Plenty of action has happened since my last post — i.e. Hollywood Fringe Fest, Spiegelworld workshop in New York, film projects with Light Forge Studios, the list goes on — but few things struck as special of a chord as this year’s Circus Couture event, Lucky.
Now in its seventh year, Circus Couture is a Las Vegas charity raising money for pediatric cancer research and treatment through exciting circus, fashion and art events. Every year they put on a huge circus/fashion show/performance at The Joint in Hard Rock Hotel & Casino. This year, I was “lucky” enough to be cast in their new show on October 7th as the lead character, Chance.
Being involved in such a great cause was a true blessing. This year’s event raised almost $350,000, putting the charity’s cumulative donations past the $1 million mark.
Another perk was performing alongside extremely talented friends, both old and new. From former Zarkana colleagues, to long-ago technician friends, to new clown compatriots, models, designers and more, we packed a lifetime of goodwill in a very short amount of time.
And here are a few photos of yours truly from the show. Hope to work with these folks again in future years!
There has been quite a lot going on since the announcement of Zarkana’s closing back in December ’15.
I wasted no time in securing at least a part-time/on-call gig with another Cirque show, Mystere at Treasure Island. I’ve already been rocking about a dozen shows, and it’s been a total blast. The Benny the Clown/Brian Le Petite character is right up my alley and a breeze to work on.
Voicing Loud and Clear
The voice over career is on a steady marathon toward success. I’ve been trying to diversify my client base—from cold calls to pay-to-play sites, from friend referrals to voice over rosters—and the next step in the works is courting agents.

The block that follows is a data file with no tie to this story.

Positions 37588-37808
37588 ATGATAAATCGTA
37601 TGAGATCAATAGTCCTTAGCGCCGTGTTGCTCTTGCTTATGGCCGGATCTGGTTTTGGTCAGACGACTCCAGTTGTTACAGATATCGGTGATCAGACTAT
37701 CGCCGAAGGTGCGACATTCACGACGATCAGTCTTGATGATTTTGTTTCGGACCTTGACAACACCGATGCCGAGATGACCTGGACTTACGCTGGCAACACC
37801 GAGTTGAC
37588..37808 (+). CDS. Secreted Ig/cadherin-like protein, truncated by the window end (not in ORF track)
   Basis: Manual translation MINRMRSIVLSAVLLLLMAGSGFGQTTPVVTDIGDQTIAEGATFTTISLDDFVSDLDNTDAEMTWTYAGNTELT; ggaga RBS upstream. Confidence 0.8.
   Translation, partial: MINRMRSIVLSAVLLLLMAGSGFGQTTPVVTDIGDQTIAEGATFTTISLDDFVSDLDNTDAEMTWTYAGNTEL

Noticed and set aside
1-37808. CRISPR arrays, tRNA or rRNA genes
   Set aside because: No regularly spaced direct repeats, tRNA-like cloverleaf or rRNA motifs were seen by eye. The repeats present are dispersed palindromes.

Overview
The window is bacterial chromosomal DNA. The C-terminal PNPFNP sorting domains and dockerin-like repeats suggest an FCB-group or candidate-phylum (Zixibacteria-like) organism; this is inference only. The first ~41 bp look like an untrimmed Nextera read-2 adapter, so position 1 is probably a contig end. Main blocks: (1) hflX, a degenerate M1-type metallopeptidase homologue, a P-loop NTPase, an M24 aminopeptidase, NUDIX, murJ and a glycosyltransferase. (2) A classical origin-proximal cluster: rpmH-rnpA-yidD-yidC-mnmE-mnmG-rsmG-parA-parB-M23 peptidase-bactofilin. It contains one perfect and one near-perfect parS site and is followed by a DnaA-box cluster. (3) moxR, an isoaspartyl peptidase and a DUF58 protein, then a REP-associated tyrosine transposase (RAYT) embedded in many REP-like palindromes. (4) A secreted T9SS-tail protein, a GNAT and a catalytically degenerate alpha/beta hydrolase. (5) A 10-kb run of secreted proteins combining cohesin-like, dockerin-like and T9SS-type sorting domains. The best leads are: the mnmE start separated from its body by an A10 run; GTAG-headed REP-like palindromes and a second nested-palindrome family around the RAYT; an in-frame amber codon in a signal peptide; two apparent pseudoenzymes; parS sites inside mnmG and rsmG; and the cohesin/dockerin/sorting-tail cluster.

Have been working with a new coach in order to build up my commercial skills, Nancy Wolfson of Braintracks Audio. She’s a rockstar in the commercial voice over coaching arena, and she has a no-nonsense attitude and a very clear technical roadmap that I’m taking to quite handily.
A notable recent gig is actually close to home. I am the voice over on the on-property ads for The Donny and Marie Show at the Flamingo Las Vegas!
Also, this is my new Voice Over Website!
Now that I have a bit more free time on my hands, I’ll be making myself available for more interesting appearances in LA. Not the least of which is the increasingly popular Scot Nery’s Boobie Trap.
My ‘partner’ Jenna is being a real doll and joining me on Scot’s stage for the May 11th show.
Punch and Judy
Speaking of LA stages, it’s time to dust off the old theatre acting chops! Old pal and collaborator from the Defiant Theatre days Christopher Johnson has suckered me into acting in a new play that he’s writing and directing for the Hollywood Fringe Festival in LA in June. It’s a live action Punch and Judy, and yes, I’m playing Punch. Lots of stage fighting, blood, guts and guns—typical for a Chris Johnson creation. Performances will be held at The Complex in Hollywood’s Theatre Row.
2016 comes in swinging, and the roller coaster of life just adds new tracks and loop-dee-loops and barrel rolls and well you get the metaphor.
Zarkana Curtain Closing